?Executives of other NHL clubs are hopping mad at St. Louis president Jack Quinn and general manager Ron Caron for once again discombobulating the NHL's salary structure. In the summer of 1990 the Blues re-signed Brett Hull to a then-staggering four-year, $7.1 million deal. A month later Quinn and Caron signed restricted-free-agent defenseman Scott Stevens of the Washington Capitals to a four-year, $5.1 million contract that also sent shock waves around the league. (Ironically, in September '91, shortly after the Blues signed Shanahan, then a restricted free agent of the New Jersey Devils, an arbitrator awarded the Devils Stevens, who had quickly become the heart and soul of the Blues.) Those signings helped spark an escalation of NHL salaries that continues unabated. Further contributing to the escalation, last summer the Blues signed Los Angeles King restricted-free-agent Marty McSorley, who is best known for punching out opponents, to a five-year, $10 million deal. St. Louis lost out on McSorley when the Kings matched the offer.
St. Louis's signing of the 6'3", 190-pound Nedved, who in the estimation of one general manager is worth "approximately half" his new contract, particularly outraged NHL rivals because the Blues agreed to pay Nedved $900,000 retroactively for this season, in effect rewarding him for holding out. "We've sent that message the last couple of years—'Don't play, but don't worry about it, because you'll get paid in the end,' " said Bob Gainey, the Dallas Stars' coach and general manager. "It's like the animal in the cage that pushes the button and gets food. If it keeps getting food, it's going to keep pushing the button."
The Blues hope they pushed the right button by bringing in Nedved, a finesse player who last season, his third in the NHL, had 38 goals and 33 assists. His arrival was supposed to brace the Blues, who were 33-26-9 at week's end, for a playoff run. Instead, it created new unease on a team that had already seen its share of turmoil.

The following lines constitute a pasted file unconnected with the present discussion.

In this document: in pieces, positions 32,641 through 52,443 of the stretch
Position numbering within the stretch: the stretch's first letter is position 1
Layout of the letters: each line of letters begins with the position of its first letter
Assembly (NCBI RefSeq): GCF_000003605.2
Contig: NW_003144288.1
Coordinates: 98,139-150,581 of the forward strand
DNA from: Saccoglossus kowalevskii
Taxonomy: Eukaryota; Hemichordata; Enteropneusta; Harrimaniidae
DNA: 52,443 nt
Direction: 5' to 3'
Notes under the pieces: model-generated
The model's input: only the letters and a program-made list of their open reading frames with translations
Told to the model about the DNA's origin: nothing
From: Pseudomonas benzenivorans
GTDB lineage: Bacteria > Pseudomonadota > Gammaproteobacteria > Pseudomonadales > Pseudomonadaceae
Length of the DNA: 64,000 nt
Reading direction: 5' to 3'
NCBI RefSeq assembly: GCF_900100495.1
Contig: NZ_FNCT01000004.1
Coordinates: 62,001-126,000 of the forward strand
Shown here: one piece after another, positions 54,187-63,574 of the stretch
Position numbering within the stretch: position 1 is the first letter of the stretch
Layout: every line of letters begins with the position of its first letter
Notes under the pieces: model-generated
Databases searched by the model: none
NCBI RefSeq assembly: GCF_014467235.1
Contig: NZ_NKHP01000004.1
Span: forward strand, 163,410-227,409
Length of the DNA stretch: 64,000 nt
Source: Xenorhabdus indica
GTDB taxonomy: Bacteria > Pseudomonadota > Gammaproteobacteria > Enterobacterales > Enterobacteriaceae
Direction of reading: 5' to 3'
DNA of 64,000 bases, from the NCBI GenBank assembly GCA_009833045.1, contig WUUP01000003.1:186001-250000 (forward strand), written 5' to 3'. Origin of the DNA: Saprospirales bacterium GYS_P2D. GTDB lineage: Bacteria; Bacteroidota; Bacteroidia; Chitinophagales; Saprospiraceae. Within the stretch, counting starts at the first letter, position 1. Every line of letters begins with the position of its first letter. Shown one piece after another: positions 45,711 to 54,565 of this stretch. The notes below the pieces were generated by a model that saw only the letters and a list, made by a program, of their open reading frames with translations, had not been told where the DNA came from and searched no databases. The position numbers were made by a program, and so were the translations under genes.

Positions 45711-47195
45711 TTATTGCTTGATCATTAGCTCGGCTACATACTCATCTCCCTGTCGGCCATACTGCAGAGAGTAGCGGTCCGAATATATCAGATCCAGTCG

On Jan. 23 a trio of popular St. Louis muckers, defenseman Garth Butcher and forwards Bob Bassen and Ron Sutter, were shipped to the Quebec Nordiques for Steve Duchesne, a flashy, puck-rushing defenseman. Many St. Louis players were furious. Even coach Bob Berry disapproved of the trade, which stripped the team of much of its grit. While the Blues got softer, their Central Division foes were beefing up: Dallas, a possible first-round playoff opponent of the Blues, has added bullyboys Jim McKenzie and Gord Donnelly. The Detroit Red Wings and the Chicago Blackhawks are well stocked with brutes, too. The Blues are 10-8-3 since the trade, but how acutely they will miss that toughness during the playoffs remains a question.
And now, on top of that, the Blues have to try to put another unsettling episode behind them. Even if Nedved plays well for them, even if Janney doesn't try to upset the whole deal, it hasn't helped the atmosphere on the team that for 11 days St. Louis players were casting tense, sidelong glances at one another and wondering who might be moving to Vancouver.
Until Nicolau made his ruling, gallows humor prevailed. "The beauty of it," said Hull, is that if a teammate insults you, "you just say, 'Well, that's all right, because you're not going to be around much longer anyway.' "
Hull, the team's captain, was playing golf the day Nedved arrived in St. Louis, so Shanahan drew chauffeur duty. Rather than take Nedved directly from the airport to his hotel. Shanahan drove to his own house in the affluent suburb of Ladue and gave his new teammate a tour. "It just so happened the place was immaculate," recalls Shanahan. "The shades were up, and the toilet seats were down." If he was the one who ended up being awarded to Vancouver, Shanahan told his guest, Nedved needn't bother with a real estate agent.
Janney, meanwhile, was lying low, nursing his strained right knee, which forced him to miss eight games through Sunday and gave the Canucks their most potent ammunition at the arbitration hearing. The Canucks argued that the 26-year-old Janney was damaged goods. But Jerome Gilden, the Blues' team orthopedist, assured the arbitrator that Janney, who had 106 points for St. Louis in '92-93 and 71 this season, was on his way to a complete recovery.
Before the game against the Islanders, Janney brushed past a reporter and ducked into the St. Louis dressing room. Fifteen minutes later the team's equipment manager poked his head out of the door to announce that Janney wouldn't be talking to anyone. "He's not in a real good mood," said the equipment man.
Was the tension beginning to fray nerves in the dressing room? Kelly Chase, a fourth-line winger for the Blues, answered gruffly, "Does a one-legged duck swim in a circle?"